Niagra mohawk building

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Historic Significance
Excerpted from the National Register of Historic Places  Nomination

Built as corporate headquarters for the newly consolidated Niagara Hudson utility company, the nation's largest electrical utility system. Thanks to its Niagara Falls generating plants, it was also - by far - the largest producer of hydro-electric power in the country, and from 1929 to 1938 the largest seller of electrical energy in the world.

Niagara Hudson served the richest industrial market in the United States, the 350-mile "Great Corridor" - established by the Erie Canal - stretching from Buffalo toe Rochester to Albany.

The new electric power company was the culmination of a half century of industry consolidation, merging - in multiple stages - nearly two hundred smaller companies.


It is not clear that Malvin King was the principal architect of the building.  In one of the articles regarding attendees to the Niagara Hudson's opening, King is described as an official of the Chamber of Commerce but not as the architect. In the same article, Duane Lyman, of the firm of Bley & Lyman, is described as  consulting architect.


In February of of 1931, the Syracuse Herald reported that final plans were nearing completion, under the supervision of Syracuse architect Melvin King.  Bley and Lyman, a firm out of Buffalo, were listed as consulting architects but they had designed other structures for the company around this time and it is thought that the design came out their office.  In fact, the list of projects on an inventory of Bley & Lyman's work includes "Syracuse Lighting Company" from 1930 but there is no comparable entry in Melvin King's inventory.
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Niagara Mohawk Building

The Niagara Hudson (Mohawk) Building, an Art Deco masterpiece, was constructed in 1932 as the headquarters of the Niagara Hudson Electric Company, the largest electricity provider in the United States at that time. Today it is owned by the energy company National Grid. The building arose at a significant time in the history of electricity as it became far cheaper and easier to access.

Buffalo-based architects Bley & Lyman constructed the Niagara Mohawk Building (now home to National Grid), completed in 1932. The metal Spirit of Light statue situated above the main entrance in the center of the structure greets visitors to a building abound in angular, geometric metalwork and plenty of glass, and steel -- a marvelous example of the Art Deco style that grew exceedingly popular during the 1920s and 1930s. The Niagara building emerged as one of the first examples of stainless steel sculpture.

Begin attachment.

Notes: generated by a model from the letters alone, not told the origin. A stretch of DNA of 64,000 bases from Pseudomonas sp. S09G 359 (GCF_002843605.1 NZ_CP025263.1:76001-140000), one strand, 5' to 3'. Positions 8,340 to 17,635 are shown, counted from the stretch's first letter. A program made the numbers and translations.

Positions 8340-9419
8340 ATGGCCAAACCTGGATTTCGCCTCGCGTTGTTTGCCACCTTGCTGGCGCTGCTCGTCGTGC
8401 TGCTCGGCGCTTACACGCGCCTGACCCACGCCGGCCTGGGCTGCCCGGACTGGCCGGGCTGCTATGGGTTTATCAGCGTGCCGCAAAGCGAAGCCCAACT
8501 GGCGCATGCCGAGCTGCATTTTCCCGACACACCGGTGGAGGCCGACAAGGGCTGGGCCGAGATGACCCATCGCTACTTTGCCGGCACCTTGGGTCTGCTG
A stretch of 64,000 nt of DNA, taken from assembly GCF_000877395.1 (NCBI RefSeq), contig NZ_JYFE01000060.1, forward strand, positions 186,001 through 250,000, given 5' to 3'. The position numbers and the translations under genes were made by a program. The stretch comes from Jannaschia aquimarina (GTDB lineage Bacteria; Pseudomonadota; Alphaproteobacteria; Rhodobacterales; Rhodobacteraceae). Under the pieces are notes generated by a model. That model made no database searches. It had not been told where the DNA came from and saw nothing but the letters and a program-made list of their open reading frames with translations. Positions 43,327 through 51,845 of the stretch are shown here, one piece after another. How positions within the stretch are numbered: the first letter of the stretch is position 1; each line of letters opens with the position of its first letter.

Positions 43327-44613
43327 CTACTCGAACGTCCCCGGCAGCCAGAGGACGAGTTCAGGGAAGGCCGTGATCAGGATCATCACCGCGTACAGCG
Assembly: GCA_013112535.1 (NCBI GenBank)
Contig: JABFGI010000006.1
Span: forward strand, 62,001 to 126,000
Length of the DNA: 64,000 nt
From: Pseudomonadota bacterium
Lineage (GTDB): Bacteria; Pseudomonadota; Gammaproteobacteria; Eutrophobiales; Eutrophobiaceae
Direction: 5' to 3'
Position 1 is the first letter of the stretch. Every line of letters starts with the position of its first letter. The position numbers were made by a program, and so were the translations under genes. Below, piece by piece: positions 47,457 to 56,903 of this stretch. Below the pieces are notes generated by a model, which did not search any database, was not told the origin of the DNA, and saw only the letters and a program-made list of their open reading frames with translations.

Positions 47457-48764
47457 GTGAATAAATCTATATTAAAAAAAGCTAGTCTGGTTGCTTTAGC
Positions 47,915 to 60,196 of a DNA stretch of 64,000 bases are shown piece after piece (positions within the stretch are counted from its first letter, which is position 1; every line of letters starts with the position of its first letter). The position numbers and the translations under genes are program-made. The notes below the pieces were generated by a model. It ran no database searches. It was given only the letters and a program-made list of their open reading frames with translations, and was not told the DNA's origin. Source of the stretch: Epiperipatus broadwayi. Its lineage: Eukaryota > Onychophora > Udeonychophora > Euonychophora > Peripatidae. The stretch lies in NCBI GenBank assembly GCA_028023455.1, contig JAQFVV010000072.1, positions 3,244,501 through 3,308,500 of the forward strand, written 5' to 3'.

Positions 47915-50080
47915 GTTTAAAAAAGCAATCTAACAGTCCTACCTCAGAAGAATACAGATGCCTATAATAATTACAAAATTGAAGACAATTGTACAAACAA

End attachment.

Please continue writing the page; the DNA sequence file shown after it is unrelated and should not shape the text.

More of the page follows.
The Niagara Mohawk Building arose at roughly the same time as another more well known Art Deco gem, Manhattan's Chrysler Building. While the Chrysler building soars into the sky,  the three-level Niagara building sprawls out horizontally,  allowing for easy viewing of its exquisite architectural details. 

The Niagara Hudson (Mohawk) Building in Syracuse served as the headquarters to the Niagara Hudson Electric Company, the nation’s largest utility company at that time. Colored lights at night brightly illuminate the building, which was intended to stand as a “Cathedral of Light," a fitting feature for a building the demonstrated the immense rise of electricity usage during the 1920s and '30s. 

Niagara Hudson served "The Great Corridor," a series of towns situated along the Erie Canal -- from Buffalo to Syracuse to Albany, one of the most prolific industrial markets at the time. In fact, the company also sold 8.5 billion cubic feet of gas per year to cities in the Great Corridor. However, the utility company's true success arrived in the early 1930s when it supplied power to New York City followed by linking all the major power grids in the Northeastern U.S. and Eastern Canada. The resulting 116,000 square-mile power grid served more than 30 million people.

Though the Great Depression forced the company to reorganize and reduce its labor costs, Niagara Hudson survived and flourished again by the 1950s. In 2000, the British National Grid PLC purchased Niagara Mohawk for $3 billion. 

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The "Spirit of Light," 80 feet above the main entrance of the National Grid headquarters, in the old Niagara Mohawk Building, Erie Boulevard, Syracuse: Who gave the sculpture its name?

(David Lassman | [email protected])

David Lassman, a photographer with The Post-Standard/Syracuse.com, recently captured a spectacular series of photos of the National Grid headquarters on Erie Boulevard, the art deco masterpiece still known to many in Central New York as the Niagara Mohawk building.

It's hard to think of a more beloved Syracuse landmark. The late Ada Louise Huxtable, longtime architectural critic for The New York Times, called it one of her favorite deco buildings. Howard Brandston, the international lighting master (he's the guy who threw new light on the Statue of Liberty) and designer of the multi-colored lighting scheme for the NiMo Building, has described it as one of the most beautiful deco buildings in the world.